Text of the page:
Donald Ross (1912-1999)

   
   

There is an interaction between man and nature, which can only take place in the crucible of the mind's eye.

Engaging this process has sustained his interest in photography over the last 40 years. Many of his photographs are made in the surroundings close to his home in central Vermont, locations quite familiar to him. Beyond their scenic character, these are places of the imagination. His affinity is for the landscapes in which the strangeness of things prevails, where the weight of the world may be suspended, where up may become down, where reflections may seem more real than the things themselves.

He has spent years revisiting these locations. Not to make the same "pretty pictures" over again, but more in acknowledgment of the impossibility of getting things exactly right. He prefers to work early in the morning, at dawn or just before. At this hour he feels connected to a world that seems uniquely his as it unfolds. On fingers of fog, in the weight of stone, or in stillness itself, he is grateful for new perspectives and insight wherever and whenever they occur.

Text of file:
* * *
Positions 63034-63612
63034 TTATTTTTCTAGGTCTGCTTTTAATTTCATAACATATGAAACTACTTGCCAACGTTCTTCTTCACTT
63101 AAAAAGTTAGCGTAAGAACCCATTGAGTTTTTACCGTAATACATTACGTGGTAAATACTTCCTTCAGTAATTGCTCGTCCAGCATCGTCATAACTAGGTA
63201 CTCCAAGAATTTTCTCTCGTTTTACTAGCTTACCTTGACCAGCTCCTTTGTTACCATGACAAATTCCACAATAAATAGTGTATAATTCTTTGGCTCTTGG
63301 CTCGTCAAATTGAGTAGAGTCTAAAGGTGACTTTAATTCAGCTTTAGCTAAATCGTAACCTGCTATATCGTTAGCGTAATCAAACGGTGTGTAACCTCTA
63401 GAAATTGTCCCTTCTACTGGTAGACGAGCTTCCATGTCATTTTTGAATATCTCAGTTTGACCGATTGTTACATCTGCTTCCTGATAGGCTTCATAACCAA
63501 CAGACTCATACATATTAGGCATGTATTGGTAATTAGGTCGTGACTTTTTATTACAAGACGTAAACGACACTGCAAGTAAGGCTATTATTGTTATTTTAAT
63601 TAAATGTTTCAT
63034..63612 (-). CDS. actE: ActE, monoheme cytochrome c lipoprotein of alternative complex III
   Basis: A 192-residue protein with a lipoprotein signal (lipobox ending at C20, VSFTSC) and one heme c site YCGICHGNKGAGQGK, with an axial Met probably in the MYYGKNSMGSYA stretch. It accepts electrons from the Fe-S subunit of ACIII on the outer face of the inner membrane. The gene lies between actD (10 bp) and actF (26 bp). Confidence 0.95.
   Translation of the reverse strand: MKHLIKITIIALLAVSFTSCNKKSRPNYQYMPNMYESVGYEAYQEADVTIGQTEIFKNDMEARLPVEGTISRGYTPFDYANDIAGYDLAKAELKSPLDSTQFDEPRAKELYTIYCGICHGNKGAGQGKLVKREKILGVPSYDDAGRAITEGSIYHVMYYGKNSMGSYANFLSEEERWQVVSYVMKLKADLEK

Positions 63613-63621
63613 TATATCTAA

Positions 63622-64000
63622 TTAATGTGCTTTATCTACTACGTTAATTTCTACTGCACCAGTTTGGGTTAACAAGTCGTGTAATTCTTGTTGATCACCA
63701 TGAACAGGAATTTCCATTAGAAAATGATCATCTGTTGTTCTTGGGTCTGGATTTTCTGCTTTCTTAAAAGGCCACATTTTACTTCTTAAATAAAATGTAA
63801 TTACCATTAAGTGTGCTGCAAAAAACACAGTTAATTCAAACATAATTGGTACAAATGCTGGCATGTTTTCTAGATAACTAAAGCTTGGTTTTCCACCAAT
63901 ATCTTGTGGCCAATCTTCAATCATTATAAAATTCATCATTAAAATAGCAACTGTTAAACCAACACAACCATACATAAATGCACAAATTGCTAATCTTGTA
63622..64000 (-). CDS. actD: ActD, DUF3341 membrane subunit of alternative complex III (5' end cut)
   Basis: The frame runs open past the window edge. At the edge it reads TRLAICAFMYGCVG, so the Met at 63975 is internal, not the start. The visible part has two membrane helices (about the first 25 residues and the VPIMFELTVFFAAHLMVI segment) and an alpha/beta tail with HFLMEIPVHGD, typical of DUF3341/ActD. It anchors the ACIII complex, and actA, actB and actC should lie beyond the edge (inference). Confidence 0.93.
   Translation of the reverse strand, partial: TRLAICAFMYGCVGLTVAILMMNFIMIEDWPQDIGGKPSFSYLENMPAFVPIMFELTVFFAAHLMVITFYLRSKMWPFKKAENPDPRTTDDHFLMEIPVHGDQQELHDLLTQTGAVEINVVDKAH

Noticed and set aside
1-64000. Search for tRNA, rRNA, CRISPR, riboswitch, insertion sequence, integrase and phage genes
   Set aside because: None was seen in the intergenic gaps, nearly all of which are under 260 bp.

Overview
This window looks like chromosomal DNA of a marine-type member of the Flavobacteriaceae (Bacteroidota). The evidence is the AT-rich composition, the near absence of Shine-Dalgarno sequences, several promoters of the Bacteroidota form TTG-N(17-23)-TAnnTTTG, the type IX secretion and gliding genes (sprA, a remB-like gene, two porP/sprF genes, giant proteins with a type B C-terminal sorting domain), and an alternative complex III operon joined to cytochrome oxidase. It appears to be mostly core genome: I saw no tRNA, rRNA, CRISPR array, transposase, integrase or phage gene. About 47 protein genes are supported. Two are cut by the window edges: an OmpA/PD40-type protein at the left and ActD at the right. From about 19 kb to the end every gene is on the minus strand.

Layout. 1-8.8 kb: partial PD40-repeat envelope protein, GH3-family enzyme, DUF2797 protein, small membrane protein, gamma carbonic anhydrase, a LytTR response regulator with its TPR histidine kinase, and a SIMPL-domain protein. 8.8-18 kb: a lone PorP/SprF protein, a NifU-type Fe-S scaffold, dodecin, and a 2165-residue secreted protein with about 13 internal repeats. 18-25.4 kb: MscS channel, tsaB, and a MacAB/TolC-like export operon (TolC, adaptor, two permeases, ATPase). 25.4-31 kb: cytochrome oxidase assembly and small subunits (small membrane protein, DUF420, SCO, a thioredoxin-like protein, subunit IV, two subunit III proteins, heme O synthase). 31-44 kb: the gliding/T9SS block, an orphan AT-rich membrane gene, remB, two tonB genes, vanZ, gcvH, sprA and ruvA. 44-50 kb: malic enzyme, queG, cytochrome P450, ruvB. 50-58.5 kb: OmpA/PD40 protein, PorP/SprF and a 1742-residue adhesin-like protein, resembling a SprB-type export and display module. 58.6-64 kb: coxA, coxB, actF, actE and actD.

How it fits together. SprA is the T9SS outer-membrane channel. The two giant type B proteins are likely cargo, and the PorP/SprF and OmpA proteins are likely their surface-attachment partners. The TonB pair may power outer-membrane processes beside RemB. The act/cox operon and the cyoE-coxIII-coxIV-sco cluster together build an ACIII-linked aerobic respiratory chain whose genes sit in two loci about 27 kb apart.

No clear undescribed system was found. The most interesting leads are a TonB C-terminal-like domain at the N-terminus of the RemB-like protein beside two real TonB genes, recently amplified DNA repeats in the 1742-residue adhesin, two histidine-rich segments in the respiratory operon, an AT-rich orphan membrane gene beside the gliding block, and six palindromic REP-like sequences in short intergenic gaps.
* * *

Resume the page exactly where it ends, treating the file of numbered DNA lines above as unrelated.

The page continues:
Donald was a California photographer, with his home in Berkeley for sixty years.

   
   
   
   
   
   
   
   
   
   
   
   
   
   
   
   
   
   
   
   
   
   
 
Leaves, Berkely 1977 | Silver Gelatin Print | 471.16.10
 
   
   
   
   
   
   
   
   
   
   
   
   
Patzcuaro 1979 | Silver Gelatin Print | 470.16.10
     
     
     
     
 
Julie, Berkley 1977 | 8x10 Silver Gelatin Print | 599.16.11
   
           
           
 
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